Practice. This single word brings many emotions to a musician: expectation, hope, frustration, dread.
Practice means to perform, over and over again
In the face of all obstacles,
Some art of vision, of faith, of desire.
Practice is a means of inviting the perfection desired.
~ Martha Graham
Practice is necessary to musical progress, but can be cumbersome if approached without a strategy. Five faculty members at Cumberland Valley School of Music share tips and techniques to make the most out of each practice session.
Michael Cameron, cello instructor
- Practice about as often as you bathe.
- Listen to recordings.
- PLAY ALONG with recordings.
- If you are working towards a performance, play your music WITHOUT WARMING UP. You will get a very accurate sense of how you will sound in concert if you do so.
- DON’T always start at Measure 1.
Richard Overcash, voice instructor
- Practice to memorize a piece of music. Practice properly the rhythms, notes, dynamics, phrasing demands, and words (if vocal) so that the piece is remembered in its entirety (proper practice makes perfect). To make it your own; when performed no one else present at the concert can do that particular piece as you will do it.
- Learn to manage the breath through the whole piece. Breathe a deep breath, filling the lungs as the diaphragm drops (as much as 3″) and then resist as the waistline to control the slow gradual rise of the diaphragm. Divide the piece into phrases, practicing each phrase separately, three or four times each, and then put all the phrases together remembering the breath energy needed for the successful performance of each phrase in its setting within the entire piece.
- Isolate problem spots in the piece (circle measures), and start with these at the beginning of each practice session (practice smart, not hard).
Tim Gotwald, flute instructor
- Low before high, soft before loud, long before short, slow before fast, easy before hard.
- Big things are made up of many little things. Get the little things right and the big thing will be much easier.
- Scales are your friends.
- The metronome is your friend.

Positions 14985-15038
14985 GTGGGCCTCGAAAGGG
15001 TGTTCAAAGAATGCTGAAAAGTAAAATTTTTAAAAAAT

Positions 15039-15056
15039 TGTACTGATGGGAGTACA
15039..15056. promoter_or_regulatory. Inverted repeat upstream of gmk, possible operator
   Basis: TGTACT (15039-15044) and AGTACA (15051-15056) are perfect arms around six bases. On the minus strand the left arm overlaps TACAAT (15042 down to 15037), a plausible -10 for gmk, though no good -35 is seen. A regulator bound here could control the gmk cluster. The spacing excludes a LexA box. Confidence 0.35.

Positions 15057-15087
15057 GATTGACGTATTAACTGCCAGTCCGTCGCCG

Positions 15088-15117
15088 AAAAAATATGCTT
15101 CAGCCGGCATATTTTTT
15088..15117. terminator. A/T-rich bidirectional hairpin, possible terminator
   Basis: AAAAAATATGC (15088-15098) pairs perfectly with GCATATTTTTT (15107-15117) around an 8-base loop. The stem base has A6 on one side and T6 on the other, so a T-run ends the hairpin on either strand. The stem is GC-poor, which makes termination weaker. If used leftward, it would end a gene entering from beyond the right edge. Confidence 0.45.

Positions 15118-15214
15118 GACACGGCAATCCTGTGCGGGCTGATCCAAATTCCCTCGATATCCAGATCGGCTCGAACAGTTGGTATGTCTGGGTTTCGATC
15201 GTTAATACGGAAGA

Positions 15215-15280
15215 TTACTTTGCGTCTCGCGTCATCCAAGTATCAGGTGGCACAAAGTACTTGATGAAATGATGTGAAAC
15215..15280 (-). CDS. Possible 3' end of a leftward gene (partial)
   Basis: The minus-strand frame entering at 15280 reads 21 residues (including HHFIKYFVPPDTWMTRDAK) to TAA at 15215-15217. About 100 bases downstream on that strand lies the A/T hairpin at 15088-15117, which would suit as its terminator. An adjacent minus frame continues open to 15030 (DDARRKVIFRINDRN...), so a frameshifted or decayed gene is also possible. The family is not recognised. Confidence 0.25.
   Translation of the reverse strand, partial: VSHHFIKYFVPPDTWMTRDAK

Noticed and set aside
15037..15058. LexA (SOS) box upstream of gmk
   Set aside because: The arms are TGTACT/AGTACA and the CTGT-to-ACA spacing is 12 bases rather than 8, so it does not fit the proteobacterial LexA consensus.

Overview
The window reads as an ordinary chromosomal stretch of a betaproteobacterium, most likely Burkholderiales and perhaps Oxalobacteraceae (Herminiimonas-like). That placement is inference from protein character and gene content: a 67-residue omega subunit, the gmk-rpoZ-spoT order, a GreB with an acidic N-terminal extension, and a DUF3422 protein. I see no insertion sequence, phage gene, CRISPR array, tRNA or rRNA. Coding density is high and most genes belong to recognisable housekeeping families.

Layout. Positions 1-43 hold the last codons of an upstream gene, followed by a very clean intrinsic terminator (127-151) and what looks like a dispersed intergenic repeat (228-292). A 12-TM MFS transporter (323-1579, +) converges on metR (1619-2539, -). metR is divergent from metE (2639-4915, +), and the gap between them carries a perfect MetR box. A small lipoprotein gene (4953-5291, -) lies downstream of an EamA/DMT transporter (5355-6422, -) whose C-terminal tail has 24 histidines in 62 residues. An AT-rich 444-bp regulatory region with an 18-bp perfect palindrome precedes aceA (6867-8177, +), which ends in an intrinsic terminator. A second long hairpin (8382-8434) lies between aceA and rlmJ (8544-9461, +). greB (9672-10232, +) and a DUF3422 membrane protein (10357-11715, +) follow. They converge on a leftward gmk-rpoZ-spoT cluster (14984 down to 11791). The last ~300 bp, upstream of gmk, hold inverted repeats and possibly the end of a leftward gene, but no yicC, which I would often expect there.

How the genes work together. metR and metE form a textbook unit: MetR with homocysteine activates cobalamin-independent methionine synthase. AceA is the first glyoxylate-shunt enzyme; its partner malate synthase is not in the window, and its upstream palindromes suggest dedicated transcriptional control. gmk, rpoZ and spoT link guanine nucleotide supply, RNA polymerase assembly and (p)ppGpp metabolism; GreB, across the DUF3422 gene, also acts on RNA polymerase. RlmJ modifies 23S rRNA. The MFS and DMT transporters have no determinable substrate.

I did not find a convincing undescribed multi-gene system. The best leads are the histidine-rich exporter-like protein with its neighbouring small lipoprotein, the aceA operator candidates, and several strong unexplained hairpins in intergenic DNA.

- The tuner is your friend.
Susan Matson, Suzuki piano instructor
- Only practice on the days that you eat.
- Make practice about purposefully working towards specific musical goals, not about clock-watching (putting in the requested/required amount of time…although this is important).
- Be “mentally present” as you practice. (It is not a good thing when a student says, “I did that without thinking about it!”)
Elisabeth Turchi, voice instructor
- Practice, practice, practice – good days or bad days. You’ll have to perform on both, so practice on both!
- Approach a song like you would eating an elephant – one piece at a time. Break a large song into small pieces as you learn it and digest it!
- Listen to recordings of professional performers – know your history and common performance practices. Some recordings will also demonstrate what NOT to do. So listen carefully.
- Know your story – Who is your character? What are you singing about and why?
- Always come back to the basics – breathing, posture, scales, and arpeggios. Every song is built on them!
Mark Miller, guitar instructor
- A little bit every day is much better than cramming the day of, or the day before a lesson
- Spend half of your practice time on review.
- Take trouble spots out of the piece and practice them separately.
- Establish a routine. Make practicing a habit.
- Practice where distractions are at a minimum.
As you approach your next practice session, select 1 or 2 tips to utilize during the session. Perhaps it will be your most efficient practice session to date!